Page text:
Where are they now? A ‘new Ronaldo’ for every year since 2008
Cristiano Ronaldo is one of the most singular footballing talents of all time. But that hasn’t stopped pundits from predicting the ‘next CR7’ whenever they can.
Over the last 15 years, a raft of promising youngsters — some better than others — have been compared to the legendary Portuguese forward. A few have shown glimpses of genius; others have done a Fabio Paim.
Could any of this lot reach the heights of the real Cristiano Ronaldo?
2008: Alipio Duarte Brandao
In the summer of 2008, Cristiano Ronaldo had just won the Champions League with Manchester United, scoring a towering header in the final against Chelsea.
That same year, Real Madrid signed a 16-year-old Brazilian midfielder named Alipio Duarte Brandao.
According to the Daily Mail, fans of Portuguese club Rio Ave claimed Alipio “was the most promising player to emerge in Portuguese football since Manchester United star Ronaldo came through the ranks at Sporting Lisbon”.
Madrid defender Pepe added that Alipio had “a spectacular talent”.
But the midfielder failed to make a first-team appearance at the Bernabeu and ended up playing for clubs in the UAE, Cyprus and Greece before moving to Brazilian second-tier side Fortaleza.
Now 29, he has scored 14 career league goals and is currently unattached.
2009: Federico Macheda / Gabriel Obertan
Ronaldo left Manchester United in 2009. His No.7 was taken by Michael Owen, but those at United hoped various promising youngsters might fill the giant void in attack.
After Federico Macheda scored a dramatic debut goal for the club in April, former Lazio youth coach Volfango Patarca likened the Italian striker to Ronaldo.
“He was the real jewel of Lazio’s youth team,” Patarca explained. “He is tall and languid, speedy too, and that is a rarity — Federico definitely resembles Ronaldo.”
There were other potential successors within the side too, and few more promising than a tricky 21-year-old Frenchman named Gabriel Obertan.
“I am not Ronaldo’s successor,” Obertan teased. “For now there is no comparison; I am just trying to be Gabriel Obertan.”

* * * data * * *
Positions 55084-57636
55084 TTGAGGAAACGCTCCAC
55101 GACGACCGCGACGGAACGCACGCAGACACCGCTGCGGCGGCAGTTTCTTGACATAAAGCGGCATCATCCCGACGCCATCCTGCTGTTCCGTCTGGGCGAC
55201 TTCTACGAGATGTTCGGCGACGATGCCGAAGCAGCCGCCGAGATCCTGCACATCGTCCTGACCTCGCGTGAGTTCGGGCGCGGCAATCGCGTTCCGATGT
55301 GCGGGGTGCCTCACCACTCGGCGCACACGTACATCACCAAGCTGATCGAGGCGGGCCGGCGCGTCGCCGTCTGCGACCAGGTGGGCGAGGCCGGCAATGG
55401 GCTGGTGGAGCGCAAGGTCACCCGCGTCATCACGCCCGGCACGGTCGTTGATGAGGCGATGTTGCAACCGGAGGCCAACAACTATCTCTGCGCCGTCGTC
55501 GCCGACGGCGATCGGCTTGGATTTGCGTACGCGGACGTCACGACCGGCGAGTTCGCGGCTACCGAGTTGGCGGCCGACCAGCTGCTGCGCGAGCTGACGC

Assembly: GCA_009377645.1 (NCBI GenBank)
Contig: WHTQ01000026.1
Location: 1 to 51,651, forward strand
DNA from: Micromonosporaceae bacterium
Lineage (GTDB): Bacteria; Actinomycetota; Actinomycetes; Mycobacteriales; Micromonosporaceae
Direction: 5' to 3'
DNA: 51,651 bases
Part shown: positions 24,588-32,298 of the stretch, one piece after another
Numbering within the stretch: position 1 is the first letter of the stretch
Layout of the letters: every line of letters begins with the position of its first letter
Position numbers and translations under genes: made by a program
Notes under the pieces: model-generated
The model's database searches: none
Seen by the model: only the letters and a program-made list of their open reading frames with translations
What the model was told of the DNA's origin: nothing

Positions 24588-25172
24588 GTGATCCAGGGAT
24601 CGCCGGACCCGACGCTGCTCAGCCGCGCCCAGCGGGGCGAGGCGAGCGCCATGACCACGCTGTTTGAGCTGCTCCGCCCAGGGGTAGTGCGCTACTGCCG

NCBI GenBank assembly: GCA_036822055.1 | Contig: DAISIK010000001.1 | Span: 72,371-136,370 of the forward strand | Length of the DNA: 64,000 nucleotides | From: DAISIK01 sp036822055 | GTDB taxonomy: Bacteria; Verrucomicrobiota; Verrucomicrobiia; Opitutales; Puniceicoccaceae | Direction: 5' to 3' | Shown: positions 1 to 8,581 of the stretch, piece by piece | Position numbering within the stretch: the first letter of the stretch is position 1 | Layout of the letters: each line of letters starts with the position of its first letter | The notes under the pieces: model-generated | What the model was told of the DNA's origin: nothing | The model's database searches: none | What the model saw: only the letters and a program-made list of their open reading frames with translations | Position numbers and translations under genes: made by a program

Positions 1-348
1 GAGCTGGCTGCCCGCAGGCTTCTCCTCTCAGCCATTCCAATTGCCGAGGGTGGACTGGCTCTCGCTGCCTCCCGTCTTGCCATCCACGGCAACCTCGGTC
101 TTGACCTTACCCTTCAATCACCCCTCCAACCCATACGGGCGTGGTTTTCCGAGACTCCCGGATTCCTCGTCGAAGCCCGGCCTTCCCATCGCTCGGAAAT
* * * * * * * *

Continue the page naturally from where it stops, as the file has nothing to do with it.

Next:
After several years in the English second tier, 30-year-old Macheda now plays for Panathinaikos in Greece.
Thirty-three-year-old Obertan, who helped Erzurumspor win promotion to Turkey’s top flight in 2019-20, should have tried harder to be like Ronaldo. The Frenchman is currently without a club.
Very early in his career, Sporting Lisbon youngster Bruma was labelled the “next Cristiano Ronaldo” by Portuguese publication A Bola.
He almost came to England too: a 2010 Daily Mail article linked the young Portuguese with Tottenham in a move that would have seen Roman Pavlyuchenko move the other way.
In the end, however, the youngster stayed at Sporting for three more years.
“I really like Cristiano Ronaldo,” Bruma said in 2013. “I think he’s got a lot as a player and I don’t mind saying that I try to copy what he does. Who knows? I might be able to achieve what he’s done one day.”
In 2019, Bruma joined PSV after two years with RB Leipzig. He’s scored six goals in 26 Eredivisie appearances this season.
2011: Lucas Ocampos
Cristiano Ronaldo scored 53 goals in 54 appearances over the 2010-11 season, a preposterous tally that most players wouldn’t dream of hitting.
But that didn’t stop 17-year-old Argentine winger Lucas Ocampos from comparing himself to the Portugal forward.
“Everybody wants to be like Messi, but Ronaldo is the one I like,” said Ocampos, then a River Plate player, in 2011. “I try to imitate him.”
Now 27, Ocampos has already played for several European clubs, including Monaco, Genoa and AC Milan.
In 2018, he helped Marseille reach the Europa League final but left France a year later to join Sevilla. The Argentinian is one of the La Liga side’s standout players.
2012: Gaston Ramirez
Portugal defender Jose Fonte has made some bad calls over his career. His 2017 transfer to West Ham, for example, turned out very badly.
And the centre-back has made some not-so-great player judgments too.
In December 2012, Fonte likened Southampton newbie Gaston Ramirez to CR7, who had somehow just enjoyed an even better season than the last, scoring 60 times in 55 games.